Light years ahead

Active House: A zero carbon emission house
Solar panels warm underfloor heating. Fifty square metres of solar cells generate electricity. Computer-controlled windows automatically regulate internal temperature.
This is the last place you would expect to find the solar-powered home of the future. Lystrup, a suburb of Denmark's second city, Aarhus, is grey from street to sky. The spring sun, hidden behind a bank of clouds that doesn't break once on my week- long visit, barely seems strong enough to run a pocket calculator, let alone meet the energy needs of a family of four. But it is here that a dream of zero-carbon living is being realised.
The world's first Active House stands at the crest of an estate. Its south-facing roof is covered in solar panels and solar cells, which between them harness more than enough power to keep the occupants warm and the appliances running. In around 30 years' time, if designers have got their sums right, the excess electricity flowing from the house into Denmark's grid will have cancelled out the energy costs of building it, leaving a non-existent footprint on the earth's resources.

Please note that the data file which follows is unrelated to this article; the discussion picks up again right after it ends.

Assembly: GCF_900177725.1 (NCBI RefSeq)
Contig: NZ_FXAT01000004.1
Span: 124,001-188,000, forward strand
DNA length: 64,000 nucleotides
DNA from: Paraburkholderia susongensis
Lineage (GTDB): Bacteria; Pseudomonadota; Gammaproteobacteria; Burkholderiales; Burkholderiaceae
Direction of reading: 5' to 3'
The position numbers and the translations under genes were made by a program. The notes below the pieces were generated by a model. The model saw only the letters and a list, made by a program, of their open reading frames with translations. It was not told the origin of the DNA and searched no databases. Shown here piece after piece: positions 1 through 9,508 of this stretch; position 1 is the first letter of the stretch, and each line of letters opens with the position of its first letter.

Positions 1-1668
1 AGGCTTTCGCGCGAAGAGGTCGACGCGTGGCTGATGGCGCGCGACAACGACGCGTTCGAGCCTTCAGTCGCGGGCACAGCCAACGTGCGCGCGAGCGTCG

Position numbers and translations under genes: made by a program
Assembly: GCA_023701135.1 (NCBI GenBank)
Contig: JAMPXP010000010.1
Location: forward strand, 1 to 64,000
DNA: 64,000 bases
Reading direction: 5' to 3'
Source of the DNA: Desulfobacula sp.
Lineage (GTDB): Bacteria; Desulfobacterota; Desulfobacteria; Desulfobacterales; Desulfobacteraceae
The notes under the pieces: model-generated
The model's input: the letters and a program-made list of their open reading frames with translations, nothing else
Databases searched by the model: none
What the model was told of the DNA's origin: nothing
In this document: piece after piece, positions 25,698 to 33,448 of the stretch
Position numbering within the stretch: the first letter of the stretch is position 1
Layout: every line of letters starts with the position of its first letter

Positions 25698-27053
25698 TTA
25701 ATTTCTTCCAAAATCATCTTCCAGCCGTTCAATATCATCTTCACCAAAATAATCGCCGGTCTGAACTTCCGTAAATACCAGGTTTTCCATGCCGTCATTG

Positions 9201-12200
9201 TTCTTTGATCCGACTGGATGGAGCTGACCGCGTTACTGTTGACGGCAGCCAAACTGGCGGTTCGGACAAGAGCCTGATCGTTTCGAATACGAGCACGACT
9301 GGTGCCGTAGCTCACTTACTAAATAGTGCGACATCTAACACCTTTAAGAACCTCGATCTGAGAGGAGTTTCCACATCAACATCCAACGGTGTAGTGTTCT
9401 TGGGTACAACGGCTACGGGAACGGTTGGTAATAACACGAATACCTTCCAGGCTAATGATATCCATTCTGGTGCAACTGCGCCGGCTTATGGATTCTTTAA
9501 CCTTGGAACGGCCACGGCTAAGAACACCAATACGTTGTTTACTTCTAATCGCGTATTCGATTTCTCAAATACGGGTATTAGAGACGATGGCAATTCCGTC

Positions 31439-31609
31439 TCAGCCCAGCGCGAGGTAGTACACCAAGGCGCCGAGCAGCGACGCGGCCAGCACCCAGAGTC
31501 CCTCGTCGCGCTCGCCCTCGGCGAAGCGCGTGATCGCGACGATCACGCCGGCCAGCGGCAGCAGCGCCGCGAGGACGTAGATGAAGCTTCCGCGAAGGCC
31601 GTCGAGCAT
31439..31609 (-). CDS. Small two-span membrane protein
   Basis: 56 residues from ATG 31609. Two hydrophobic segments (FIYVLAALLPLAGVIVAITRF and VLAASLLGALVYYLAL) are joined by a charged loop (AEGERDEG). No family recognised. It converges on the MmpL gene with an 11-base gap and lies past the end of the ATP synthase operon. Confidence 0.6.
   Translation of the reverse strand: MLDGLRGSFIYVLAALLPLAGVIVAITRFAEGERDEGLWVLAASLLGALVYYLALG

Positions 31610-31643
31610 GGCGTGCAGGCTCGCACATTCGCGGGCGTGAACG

Rikke Lildholdt, project manager for the Active House, shows me round. "Many people have the idea that if it's ecological, it must be difficult; you have to grow your own vegetables or whatever," she says. "This is about living a comfortable life in a house that produces more energy than it uses."
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